Why India needs a national nutrition strategy

BMJ 2011; 343 doi: http://dx.doi.org/10.1136/bmj.d6687 (Published 11 November 2011)
Cite this as: BMJ 2011;343:d6687

Get access to this article and all of bmj.com for the next 14 days

Sign up for a 14 day free trial today

Access to the full text of this article requires a subscription or payment. Please log in or subscribe below.

  1. Lawrence Haddad, director
  1. 1Institute of Development Studies, Brighton BN1 9RE, UK
  1. l.haddad{at}ids.ac.uk
  • Accepted 9 October 2011

Rates of childhood undernutrition in India remain high despite rapid economic growth. Lawrence Haddad looks at the underlying factors and argues the case for a national nutritional strategy

Over the past 15 years India’s economic growth rate has been unprecedented. The International Monetary Fund reports an average growth in real gross domestic product (GDP) of nearly 6% in the 1990s and of 8% in 2000-10.1 The economic growth has not, however, been associated with corresponding reductions in the rates of childhood undernutrition.2 The National Family Health Survey, which provides India’s most authoritative statistics on nutrition status, showed that 43% of children under 5 years old were underweight for age in 1998-9; by 2005-6 the percentage had only dropped to 40%.3 At that rate of progress India will not reach its millennium development goal target (to halve the proportion of underweight children by 2015) until 2043.4 By contrast, China has already met its goal and Brazil is expected to do so by 2015.5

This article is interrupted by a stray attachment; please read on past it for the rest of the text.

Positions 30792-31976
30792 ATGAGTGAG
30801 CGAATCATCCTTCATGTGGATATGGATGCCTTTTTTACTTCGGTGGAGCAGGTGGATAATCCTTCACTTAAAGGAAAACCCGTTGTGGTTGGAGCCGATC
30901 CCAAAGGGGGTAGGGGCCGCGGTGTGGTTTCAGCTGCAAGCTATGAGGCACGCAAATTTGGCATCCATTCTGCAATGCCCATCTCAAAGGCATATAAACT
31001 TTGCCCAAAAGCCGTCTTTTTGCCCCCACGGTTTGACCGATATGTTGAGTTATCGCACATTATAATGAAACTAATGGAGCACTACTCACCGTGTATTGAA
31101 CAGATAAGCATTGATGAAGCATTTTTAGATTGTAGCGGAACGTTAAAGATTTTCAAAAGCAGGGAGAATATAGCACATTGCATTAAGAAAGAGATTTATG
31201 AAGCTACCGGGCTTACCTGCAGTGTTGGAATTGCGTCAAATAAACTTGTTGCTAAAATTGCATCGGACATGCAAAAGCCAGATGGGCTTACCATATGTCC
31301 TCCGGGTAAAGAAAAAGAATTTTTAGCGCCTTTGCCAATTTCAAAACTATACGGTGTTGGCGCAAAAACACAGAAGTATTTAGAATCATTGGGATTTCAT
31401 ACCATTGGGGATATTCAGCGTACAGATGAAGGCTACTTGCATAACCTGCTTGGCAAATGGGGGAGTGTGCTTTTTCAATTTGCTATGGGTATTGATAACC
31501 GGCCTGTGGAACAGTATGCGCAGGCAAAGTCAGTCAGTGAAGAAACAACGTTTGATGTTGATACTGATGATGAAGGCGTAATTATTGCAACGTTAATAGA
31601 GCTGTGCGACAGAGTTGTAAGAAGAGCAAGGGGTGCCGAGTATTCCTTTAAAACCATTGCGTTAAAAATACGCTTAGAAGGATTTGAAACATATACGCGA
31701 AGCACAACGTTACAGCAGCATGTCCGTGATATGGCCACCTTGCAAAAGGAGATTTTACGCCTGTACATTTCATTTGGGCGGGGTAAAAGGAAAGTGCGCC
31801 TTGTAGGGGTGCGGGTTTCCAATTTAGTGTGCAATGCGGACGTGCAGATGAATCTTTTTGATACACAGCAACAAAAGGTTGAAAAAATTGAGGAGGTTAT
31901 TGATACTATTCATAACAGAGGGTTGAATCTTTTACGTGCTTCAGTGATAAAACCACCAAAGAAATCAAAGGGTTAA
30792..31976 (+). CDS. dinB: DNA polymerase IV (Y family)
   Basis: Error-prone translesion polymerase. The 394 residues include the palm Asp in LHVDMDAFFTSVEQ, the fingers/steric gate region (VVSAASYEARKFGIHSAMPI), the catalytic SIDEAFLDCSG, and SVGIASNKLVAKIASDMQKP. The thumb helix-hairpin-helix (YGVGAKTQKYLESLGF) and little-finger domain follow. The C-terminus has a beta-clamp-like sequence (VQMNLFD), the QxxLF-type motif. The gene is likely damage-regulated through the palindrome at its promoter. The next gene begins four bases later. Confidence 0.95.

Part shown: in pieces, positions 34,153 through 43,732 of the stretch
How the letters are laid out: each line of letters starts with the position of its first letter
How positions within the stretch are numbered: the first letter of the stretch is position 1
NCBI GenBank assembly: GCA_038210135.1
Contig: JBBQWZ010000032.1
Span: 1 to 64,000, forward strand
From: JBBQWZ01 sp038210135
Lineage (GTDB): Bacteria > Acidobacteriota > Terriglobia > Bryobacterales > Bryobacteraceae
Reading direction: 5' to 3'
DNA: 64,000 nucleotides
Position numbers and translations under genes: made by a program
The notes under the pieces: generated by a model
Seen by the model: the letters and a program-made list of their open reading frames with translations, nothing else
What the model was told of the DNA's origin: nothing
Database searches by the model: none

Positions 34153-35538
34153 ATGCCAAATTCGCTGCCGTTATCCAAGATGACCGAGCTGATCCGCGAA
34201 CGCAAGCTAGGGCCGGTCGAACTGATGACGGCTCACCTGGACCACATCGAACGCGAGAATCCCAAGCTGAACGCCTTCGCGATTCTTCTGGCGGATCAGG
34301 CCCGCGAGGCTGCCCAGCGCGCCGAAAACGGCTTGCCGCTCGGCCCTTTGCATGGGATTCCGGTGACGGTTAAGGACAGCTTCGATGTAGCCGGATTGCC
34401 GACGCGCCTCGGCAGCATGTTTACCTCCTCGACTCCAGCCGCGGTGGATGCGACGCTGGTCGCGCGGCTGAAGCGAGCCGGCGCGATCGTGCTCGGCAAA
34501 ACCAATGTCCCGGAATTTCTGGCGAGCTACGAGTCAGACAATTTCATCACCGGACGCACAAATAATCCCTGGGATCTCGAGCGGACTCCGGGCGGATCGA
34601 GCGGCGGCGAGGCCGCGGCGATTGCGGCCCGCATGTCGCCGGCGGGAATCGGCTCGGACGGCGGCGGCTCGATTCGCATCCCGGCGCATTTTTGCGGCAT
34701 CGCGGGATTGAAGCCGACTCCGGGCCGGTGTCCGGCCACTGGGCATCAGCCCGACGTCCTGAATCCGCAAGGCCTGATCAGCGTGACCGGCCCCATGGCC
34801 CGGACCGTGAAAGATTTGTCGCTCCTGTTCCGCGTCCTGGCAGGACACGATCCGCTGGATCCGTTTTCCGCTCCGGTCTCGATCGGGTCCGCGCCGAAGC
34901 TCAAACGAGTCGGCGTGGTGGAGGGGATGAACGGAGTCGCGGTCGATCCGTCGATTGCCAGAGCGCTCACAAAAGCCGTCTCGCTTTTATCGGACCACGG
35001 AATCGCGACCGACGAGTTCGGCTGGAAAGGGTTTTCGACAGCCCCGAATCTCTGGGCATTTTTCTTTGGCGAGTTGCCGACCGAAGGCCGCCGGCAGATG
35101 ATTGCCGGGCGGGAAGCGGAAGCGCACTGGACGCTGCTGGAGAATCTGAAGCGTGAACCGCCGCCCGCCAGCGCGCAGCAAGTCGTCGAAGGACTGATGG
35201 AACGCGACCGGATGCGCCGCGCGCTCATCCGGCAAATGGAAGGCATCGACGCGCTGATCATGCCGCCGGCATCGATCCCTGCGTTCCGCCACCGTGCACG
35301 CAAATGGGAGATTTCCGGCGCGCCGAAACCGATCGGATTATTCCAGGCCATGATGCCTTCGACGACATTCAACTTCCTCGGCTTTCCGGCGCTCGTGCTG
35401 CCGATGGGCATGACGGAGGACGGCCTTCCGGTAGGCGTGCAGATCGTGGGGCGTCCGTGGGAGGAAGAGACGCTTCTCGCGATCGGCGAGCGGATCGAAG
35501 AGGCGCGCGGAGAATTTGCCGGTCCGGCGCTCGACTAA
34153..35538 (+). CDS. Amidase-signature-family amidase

What is undernutrition?

  • Undernutrition is the outcome of interactions between inadequate food intake and repeated infectious diseases

  • Preschool children experience undernutrition if they are stunted (low height for age), underweight (low weight for age), or wasted (low weight for height)

  • Moderate undernutrition is experienced if a child’s height or weight is more than 2 standard deviations below the median value for age drawn from a healthy population (World Health Organization growth standards)

Undernutrition is responsible for 35% of deaths among children under 5 and 11% of the total global disease burden.6 It also reduces schooling attainment: an improvement in height for age z scores of 1 is a predictor of an extra half a year of schooling7 and substantially increases the likelihood of being poorer later in life since less schooling is a predictor …

Get access to this article and all of bmj.com for the next 14 days

Sign up for a 14 day free trial today

Access to the full text of this article requires a subscription or payment. Please log in or subscribe below.

Article access

Article access for 1 day

Purchase this article for £20 $30 €32*

The PDF version can be downloaded as your personal record

* Prices do not include VAT

THIS WEEK'S POLL